Asia Dry Bulk-Capesize Rates Could Soften

Maritime Activity Reports, Inc.

July 30, 2015

Capesize market "overheated" as rates near eight-month highs; optimism for a busier fourth quarter looms.

Freight rates for capesize bulk carriers are likely to take a breather and drift lower after climbing to their highest level in nearly eight months this week following bad weather delays and charterers' need for urgent tonnage, ship brokers said.

"It's been really hot. Both the Atlantic and the Pacific have become overheated. That's why I think it will be bit of a quiet week," said a Shanghai-based capesize broker.

"Owners are pushing for more than $16 per tonne from Brazil to China, while charterers are offering $14 per tonne. There is a nice $2 spread which means nothing will be done while both sides reassess the market," said a Singapore-based capesize broker.

"I think it will be soften a bit," the Singapore broker said.

Freight rates from Brazil to China rose more than $1 per tonne in the week as charterers fixed vessels for early and mid-August loading, Reuters data showed.

This need for prompt tonnage had been caused by bad weather delays, the Shanghai broker said.

"There's still optimism that quarter four will be busier, but there are lower rate expectations" with daily rates forecast between $15,0000-$20,000, the broker added.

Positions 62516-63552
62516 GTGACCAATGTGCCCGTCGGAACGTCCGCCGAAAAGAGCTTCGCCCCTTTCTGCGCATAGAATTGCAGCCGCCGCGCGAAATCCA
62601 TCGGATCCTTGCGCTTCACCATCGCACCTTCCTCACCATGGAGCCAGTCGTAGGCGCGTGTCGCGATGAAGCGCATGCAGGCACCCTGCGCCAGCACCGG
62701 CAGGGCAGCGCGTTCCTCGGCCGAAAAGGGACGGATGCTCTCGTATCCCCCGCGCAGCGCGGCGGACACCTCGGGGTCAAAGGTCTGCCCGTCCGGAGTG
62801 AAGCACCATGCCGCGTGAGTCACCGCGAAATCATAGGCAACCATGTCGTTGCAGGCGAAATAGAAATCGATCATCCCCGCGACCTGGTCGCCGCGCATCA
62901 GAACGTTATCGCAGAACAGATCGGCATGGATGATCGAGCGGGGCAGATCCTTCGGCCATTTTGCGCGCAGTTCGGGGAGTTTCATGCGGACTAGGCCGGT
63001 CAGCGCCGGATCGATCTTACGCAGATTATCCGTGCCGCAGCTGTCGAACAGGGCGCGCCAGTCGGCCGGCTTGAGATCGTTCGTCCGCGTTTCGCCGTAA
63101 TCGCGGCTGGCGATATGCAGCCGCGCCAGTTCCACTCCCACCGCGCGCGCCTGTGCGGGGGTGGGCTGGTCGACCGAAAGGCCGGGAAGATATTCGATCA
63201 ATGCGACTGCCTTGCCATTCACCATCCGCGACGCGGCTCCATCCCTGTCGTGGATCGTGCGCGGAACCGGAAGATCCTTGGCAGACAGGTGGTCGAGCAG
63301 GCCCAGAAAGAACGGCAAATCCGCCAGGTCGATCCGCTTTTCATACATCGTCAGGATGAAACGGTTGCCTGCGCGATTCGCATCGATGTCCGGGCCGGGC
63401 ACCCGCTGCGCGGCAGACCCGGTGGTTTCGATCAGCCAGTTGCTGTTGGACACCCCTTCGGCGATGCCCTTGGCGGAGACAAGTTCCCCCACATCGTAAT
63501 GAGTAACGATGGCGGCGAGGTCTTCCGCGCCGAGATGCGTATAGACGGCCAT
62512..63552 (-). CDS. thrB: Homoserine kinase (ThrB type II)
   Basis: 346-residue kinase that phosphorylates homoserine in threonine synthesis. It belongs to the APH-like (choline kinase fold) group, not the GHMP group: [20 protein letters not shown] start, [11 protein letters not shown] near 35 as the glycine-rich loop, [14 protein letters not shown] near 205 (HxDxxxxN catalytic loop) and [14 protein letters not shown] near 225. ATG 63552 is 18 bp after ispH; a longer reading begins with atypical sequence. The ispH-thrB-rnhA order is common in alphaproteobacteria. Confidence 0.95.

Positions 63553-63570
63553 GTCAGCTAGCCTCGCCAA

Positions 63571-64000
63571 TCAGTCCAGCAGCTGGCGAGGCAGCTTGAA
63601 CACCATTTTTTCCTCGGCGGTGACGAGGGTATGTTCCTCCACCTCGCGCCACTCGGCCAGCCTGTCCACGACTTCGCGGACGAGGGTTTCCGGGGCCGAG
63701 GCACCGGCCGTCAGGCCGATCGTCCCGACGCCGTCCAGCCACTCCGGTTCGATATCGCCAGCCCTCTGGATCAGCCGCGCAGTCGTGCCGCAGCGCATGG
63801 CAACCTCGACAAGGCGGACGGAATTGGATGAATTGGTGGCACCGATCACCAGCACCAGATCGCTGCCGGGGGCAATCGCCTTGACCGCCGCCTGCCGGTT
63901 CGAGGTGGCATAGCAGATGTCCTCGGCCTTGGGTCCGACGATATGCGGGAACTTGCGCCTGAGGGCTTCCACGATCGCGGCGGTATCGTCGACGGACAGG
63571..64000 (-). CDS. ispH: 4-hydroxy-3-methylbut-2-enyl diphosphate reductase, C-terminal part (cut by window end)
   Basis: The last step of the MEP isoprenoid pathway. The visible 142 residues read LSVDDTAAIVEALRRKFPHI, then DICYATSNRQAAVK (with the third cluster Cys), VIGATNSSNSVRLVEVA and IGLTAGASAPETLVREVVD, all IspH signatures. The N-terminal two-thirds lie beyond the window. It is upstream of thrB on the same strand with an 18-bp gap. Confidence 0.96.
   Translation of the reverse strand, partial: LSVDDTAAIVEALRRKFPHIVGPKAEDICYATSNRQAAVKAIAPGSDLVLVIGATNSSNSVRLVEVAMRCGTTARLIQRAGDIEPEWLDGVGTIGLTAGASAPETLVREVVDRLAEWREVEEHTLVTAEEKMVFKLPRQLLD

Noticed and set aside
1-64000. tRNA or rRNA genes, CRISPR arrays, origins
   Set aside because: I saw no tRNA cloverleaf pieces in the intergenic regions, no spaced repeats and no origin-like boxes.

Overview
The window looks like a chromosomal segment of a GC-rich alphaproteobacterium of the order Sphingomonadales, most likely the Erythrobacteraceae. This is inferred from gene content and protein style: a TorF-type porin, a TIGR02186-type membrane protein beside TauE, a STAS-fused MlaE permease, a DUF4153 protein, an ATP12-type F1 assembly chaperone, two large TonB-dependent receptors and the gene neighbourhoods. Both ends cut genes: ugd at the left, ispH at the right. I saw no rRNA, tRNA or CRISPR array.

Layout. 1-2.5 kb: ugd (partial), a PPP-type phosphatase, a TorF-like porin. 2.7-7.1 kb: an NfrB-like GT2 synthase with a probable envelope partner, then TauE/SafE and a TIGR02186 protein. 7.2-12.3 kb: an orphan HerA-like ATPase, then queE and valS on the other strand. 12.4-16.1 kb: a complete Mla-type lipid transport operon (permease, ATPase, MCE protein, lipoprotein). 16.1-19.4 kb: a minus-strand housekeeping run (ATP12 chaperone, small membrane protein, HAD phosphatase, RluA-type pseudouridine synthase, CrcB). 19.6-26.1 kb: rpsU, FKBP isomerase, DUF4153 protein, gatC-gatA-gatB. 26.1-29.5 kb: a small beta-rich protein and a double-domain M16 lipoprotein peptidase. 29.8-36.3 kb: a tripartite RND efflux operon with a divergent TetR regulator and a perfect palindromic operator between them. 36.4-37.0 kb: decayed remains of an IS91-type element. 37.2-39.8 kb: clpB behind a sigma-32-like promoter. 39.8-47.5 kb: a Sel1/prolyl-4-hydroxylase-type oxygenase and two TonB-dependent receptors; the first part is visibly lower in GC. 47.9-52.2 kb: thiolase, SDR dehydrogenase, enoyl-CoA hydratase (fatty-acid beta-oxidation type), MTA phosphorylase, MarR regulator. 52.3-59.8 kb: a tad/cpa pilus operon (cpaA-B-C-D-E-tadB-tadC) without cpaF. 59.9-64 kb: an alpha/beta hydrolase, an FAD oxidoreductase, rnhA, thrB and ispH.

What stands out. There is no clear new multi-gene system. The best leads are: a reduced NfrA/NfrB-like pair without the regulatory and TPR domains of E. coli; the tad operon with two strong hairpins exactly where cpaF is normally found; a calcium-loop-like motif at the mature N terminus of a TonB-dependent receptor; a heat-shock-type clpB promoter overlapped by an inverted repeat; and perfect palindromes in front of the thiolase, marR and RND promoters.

Iron ore exports from Brazil and China could climb by more than 78 million tonnes in the second half, said Jeffrey Landsberg, managing director of U.S. maritime consultant Commodore Research & Consultancy in a note this week.

"We remain bullish for capesize rates in Q3 and Q4," he said.

But the Shanghai broker said operators are not so optimistic.

Charter rates for the Western Australia-China route were around $6.40 per tonne on Wednesday, compared with $5.98 per tonne last week and the highest since Dec. 3.

Rates for the Brazil-China route climbed to $16 per tonne on Wednesday, up from $14.75 per tonne a week earlier, and the highest since Dec. 4.

Freight rates for smaller panamax vessels are likely to fall next week on reduced cargo volumes and increased tonnage availability, a Singapore-based panamax ship broker said on Thursday.

Rates for a transpacific voyage dropped to $7,183 per day on Wednesday, against $8,192 per day a week earlier.

Freight rates for smaller supramax vessels slipped this week, Norwegian ship broker Fearnley said in a note on Wednesday.

The Baltic Exchange's main sea freight index fell to 1,104 on Wednesday, compared with 1,118 a week earlier, and may hover around 1,112 or retrace towards 997, technical analysis shows.

Reporting by Keith Wallis

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